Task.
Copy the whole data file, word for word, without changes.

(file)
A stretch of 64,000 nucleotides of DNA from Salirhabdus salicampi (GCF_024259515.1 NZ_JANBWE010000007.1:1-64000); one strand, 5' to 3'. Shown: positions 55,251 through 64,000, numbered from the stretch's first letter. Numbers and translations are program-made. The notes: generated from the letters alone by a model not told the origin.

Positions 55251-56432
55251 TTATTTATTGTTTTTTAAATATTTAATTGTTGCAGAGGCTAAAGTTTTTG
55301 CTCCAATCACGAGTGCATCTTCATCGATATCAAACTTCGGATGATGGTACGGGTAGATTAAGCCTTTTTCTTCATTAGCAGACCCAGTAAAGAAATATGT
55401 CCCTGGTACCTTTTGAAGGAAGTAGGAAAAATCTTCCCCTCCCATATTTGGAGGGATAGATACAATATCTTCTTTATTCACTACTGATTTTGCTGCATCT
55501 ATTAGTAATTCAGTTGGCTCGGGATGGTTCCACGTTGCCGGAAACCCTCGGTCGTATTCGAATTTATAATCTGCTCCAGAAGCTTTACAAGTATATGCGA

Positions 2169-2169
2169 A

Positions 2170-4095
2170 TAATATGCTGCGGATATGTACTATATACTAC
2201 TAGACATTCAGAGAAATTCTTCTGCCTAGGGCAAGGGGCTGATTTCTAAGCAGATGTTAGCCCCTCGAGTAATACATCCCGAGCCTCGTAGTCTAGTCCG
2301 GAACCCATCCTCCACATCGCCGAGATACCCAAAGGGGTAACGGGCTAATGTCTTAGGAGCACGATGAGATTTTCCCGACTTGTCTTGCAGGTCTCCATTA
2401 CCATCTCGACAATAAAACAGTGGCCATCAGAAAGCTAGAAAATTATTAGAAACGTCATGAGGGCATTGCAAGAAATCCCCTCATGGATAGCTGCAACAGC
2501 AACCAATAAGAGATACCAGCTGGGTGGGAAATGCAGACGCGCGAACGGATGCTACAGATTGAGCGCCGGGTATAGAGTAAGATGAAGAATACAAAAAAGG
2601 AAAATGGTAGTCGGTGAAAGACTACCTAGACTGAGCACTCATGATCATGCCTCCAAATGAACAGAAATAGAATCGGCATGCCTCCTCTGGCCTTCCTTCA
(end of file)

A stretch of 64,000 nucleotides of DNA from Salirhabdus salicampi (GCF_024259515.1 NZ_JANBWE010000007.1:1-64000); one strand, 5' to 3'. Shown: positions 55,251 through 64,000, numbered from the stretch's first letter. Numbers and translations are program-made. The notes: generated from the letters alone by a model not told the origin.

Positions 55251-56432
55251 TTATTTATTGTTTTTTAAATATTTAATTGTTGCAGAGGCTAAAGTTTTTG
55301 CTCCAATCACGAGTGCATCTTCATCGATATCAAACTTCGGATGATGGTACGGGTAGATTAAGCCTTTTTCTTCATTAGCAGACCCAGTAAAGAAATATGT
55401 CCCTGGTACCTTTTGAAGGAAGTAGGAAAAATCTTCCCCTCCCATATTTGGAGGGATAGATACAATATCTTCTTTATTCACTACTGATTTTGCTGCATCT
55501 ATTAGTAATTCAGTTGGCTCGGGATGGTTCCACGTTGCCGGAAACCCTCGGTCGTATTCGAATTTATAATCTGCTCCAGAAGCTTTACAAGTATATGCGA

Positions 2169-2169
2169 A

Positions 2170-4095
2170 TAATATGCTGCGGATATGTACTATATACTAC
2201 TAGACATTCAGAGAAATTCTTCTGCCTAGGGCAAGGGGCTGATTTCTAAGCAGATGTTAGCCCCTCGAGTAATACATCCCGAGCCTCGTAGTCTAGTCCG
2301 GAACCCATCCTCCACATCGCCGAGATACCCAAAGGGGTAACGGGCTAATGTCTTAGGAGCACGATGAGATTTTCCCGACTTGTCTTGCAGGTCTCCATTA
2401 CCATCTCGACAATAAAACAGTGGCCATCAGAAAGCTAGAAAATTATTAGAAACGTCATGAGGGCATTGCAAGAAATCCCCTCATGGATAGCTGCAACAGC
2501 AACCAATAAGAGATACCAGCTGGGTGGGAAATGCAGACGCGCGAACGGATGCTACAGATTGAGCGCCGGGTATAGAGTAAGATGAAGAATACAAAAAAGG
2601 AAAATGGTAGTCGGTGAAAGACTACCTAGACTGAGCACTCATGATCATGCCTCCAAATGAACAGAAATAGAATCGGCATGCCTCCTCTGGCCTTCCTTCA